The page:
THE OPERATION Once the sheet advancing chains 34 and 35 have moved to draw an unformed portion of the plastic web 10 between the die boxes 11 and 12, the timer T operating the cylinder 83 in the manner defined in the application mentioned, the contacts 120 in line j are closed to energize the advance solenoid 119 of air cylinder 22 and lower the upper die box 11 into engagement with the plastic web 10. At the same time the contacts 112 in circuit line f are closed and when the cylinders 66 are able to do so, at the time the platen 11 has reached the position in which it is shown in FIGURE 3, they spread the links 64, 65 and 71, 72 a final increment which may be & of an inch to lock the platen in position. Then the contacts 124 in circuit line I are closed and energize the advance solenoid 123 of the air cylinder 31 so that the lower platen 27 commences to move upwardly toward the plastic sheet 10. First of all, the clamp frame 51 will engage the plastic web 10 to clamp the sheet firmly between itself and the upper die box 11 and thereafter further upward movement of the piston rod 32 and platen 27 will cause the plug assist members 14 to deform the heated plastic as the plug assists 14 commence to enter the cavities 13. Just as the plastic web 10 commences to enter the cavities 13, the contacts 99 in circuit line b are closed and the solenoid 98 is energized to open the normally closed vacuum bleed valve 93 and bleed the air out of the cavities 13 at a controlled rate corresponding to the displacement of air Within the cavities 13 which is caused by the plug assists and plastic entering the cavities 13. At the same time the contacts 116 in circuit line It are closed to energize the advance solenoids 115 of the cylinders 66 and, when the piston rod 32' reaches the limit of its upward travel, the links 64', 6S and 71', 72' are spread a final increment, which may be about & of an inch, to lock the die members 11 and 50 in sealed rela tion. Then the contacts 103 in circuit line c are closed and normally closed valve 100 is opened to admit air under pressure from the compressor accumulator tank to the air line 55 and to the interior of the plug box assembly 12. Just before the contacts 103 are closed and air valve 100 is opened, the contacts 96 in circuit line a are closed and the main vacuum valve 9 is opened to remove the remainder of the air from the female die 11. At the same time the contacts 109 are closed and valve 106 closes. Thus, both the air pressure developed in the plug assist box assembly 12 and vacuum forces are utilized to move the plastic into intimate contact with the die cavity walls to insure that the deformed plastic conforms exactly to the cavities 13 in detail.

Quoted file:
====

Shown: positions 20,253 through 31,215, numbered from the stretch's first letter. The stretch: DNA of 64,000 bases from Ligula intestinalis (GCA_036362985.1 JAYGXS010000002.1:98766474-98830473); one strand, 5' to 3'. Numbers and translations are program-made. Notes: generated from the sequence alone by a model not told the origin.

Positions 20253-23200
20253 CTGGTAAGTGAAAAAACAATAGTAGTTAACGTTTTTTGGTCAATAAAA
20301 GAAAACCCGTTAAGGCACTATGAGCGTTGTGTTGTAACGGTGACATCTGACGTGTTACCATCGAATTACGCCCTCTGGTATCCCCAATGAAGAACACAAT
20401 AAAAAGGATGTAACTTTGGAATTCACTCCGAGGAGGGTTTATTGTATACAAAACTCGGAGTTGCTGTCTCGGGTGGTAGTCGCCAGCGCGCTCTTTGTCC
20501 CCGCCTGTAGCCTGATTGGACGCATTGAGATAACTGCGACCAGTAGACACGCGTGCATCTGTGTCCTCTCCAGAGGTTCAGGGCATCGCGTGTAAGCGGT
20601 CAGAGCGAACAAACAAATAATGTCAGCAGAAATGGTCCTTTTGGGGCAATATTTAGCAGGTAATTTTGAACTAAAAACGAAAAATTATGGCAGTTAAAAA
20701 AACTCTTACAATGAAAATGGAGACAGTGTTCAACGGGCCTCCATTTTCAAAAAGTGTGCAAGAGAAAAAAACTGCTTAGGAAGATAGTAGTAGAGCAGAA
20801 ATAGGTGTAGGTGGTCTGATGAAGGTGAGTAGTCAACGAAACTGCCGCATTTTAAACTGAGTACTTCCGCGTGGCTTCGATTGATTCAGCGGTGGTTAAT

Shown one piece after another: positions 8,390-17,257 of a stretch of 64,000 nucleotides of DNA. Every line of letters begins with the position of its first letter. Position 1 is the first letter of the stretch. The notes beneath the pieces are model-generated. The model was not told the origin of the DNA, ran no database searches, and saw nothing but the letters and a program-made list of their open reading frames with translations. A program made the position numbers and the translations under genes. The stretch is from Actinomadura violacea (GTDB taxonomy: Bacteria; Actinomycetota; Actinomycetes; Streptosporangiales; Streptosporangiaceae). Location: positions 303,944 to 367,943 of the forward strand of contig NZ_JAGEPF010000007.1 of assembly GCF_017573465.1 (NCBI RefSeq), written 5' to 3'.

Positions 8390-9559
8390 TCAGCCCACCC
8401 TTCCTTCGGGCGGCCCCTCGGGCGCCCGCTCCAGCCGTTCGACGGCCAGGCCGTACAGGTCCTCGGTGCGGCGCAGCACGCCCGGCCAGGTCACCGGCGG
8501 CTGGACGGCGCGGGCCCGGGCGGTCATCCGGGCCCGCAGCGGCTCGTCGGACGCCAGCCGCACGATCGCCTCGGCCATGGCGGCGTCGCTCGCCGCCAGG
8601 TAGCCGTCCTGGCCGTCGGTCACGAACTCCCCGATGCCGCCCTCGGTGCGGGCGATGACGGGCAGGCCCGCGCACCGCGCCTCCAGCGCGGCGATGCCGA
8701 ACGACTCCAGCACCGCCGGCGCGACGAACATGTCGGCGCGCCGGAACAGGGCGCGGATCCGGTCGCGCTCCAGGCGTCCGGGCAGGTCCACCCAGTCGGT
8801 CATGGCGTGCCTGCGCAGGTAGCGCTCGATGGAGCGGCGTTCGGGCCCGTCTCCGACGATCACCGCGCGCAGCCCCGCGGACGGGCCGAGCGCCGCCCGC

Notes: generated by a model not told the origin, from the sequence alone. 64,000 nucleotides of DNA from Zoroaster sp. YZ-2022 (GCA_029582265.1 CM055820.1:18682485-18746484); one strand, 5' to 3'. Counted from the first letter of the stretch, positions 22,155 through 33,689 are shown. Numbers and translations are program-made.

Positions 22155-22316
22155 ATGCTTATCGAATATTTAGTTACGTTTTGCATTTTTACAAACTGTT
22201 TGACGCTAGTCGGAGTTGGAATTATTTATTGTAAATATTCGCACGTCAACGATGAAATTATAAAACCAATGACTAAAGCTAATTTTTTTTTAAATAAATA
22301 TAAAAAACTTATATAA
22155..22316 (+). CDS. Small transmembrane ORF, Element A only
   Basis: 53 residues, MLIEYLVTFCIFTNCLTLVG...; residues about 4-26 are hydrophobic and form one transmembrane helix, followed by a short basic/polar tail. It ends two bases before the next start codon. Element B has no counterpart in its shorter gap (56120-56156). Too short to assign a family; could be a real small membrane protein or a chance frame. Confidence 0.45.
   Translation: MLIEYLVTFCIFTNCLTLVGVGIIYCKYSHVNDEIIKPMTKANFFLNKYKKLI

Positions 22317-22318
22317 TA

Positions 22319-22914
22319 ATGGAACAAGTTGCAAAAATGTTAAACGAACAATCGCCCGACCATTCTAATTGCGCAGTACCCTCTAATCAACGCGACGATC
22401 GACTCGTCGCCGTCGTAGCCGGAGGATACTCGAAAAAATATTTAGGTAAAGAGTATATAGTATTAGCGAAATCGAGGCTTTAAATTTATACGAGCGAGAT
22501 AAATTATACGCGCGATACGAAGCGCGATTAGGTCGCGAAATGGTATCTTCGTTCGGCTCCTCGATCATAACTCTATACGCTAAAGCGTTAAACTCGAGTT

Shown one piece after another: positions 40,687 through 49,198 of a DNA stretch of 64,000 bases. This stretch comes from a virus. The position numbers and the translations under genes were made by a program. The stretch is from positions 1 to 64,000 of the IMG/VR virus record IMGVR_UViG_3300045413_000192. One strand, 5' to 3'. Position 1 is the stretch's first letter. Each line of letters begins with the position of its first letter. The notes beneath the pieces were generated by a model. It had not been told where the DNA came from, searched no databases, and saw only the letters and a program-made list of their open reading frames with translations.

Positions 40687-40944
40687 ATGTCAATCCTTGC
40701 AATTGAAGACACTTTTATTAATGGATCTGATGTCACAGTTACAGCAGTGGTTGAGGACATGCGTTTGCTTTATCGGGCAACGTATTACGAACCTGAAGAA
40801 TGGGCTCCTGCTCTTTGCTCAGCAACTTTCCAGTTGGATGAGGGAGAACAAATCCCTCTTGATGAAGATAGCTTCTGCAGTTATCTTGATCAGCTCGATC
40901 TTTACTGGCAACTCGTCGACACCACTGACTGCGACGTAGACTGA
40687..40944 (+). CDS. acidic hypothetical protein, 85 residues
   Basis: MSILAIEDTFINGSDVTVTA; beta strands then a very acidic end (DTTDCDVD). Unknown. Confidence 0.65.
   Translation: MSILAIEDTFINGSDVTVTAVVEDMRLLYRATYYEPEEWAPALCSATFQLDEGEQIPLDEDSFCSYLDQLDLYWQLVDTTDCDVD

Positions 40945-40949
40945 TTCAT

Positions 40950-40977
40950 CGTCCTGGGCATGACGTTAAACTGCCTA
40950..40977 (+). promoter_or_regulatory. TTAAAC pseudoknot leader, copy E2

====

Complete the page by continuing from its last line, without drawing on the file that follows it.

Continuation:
Because the dies 13 are maintained at substantially room temperature, the plastic sets immediately upon contact with the metal of the die 11 and the set is uniform over all of the area of the plastic displaced within the cavities 13 because the plastic comes into intimate contact with all of the area of the die surface. For this reason it is only necessary for the die boxes 11 and 12 to remain closed for an instant. When the pressure within the plug assist box assembly 12 reaches a predetermined value, such as 40 p.s.i., the pressure switch 105 is actuated to open normally closed contacts 104 in circuit line c and, of course, deenergize solenoid 102 so that normally closed valve 100 closes immediately. In this way, then, the pressure is prevented from building to a point where it would separate the mold boxes and, of course, with the pressure streams being deflected by baflies 58, cold spots are not created by the air stream which would cause local hardening of the plastic during the forming operation. The male members 14 are maintained at a suitable temperature so that they also do not cause local hardening of the plastic when they engage it.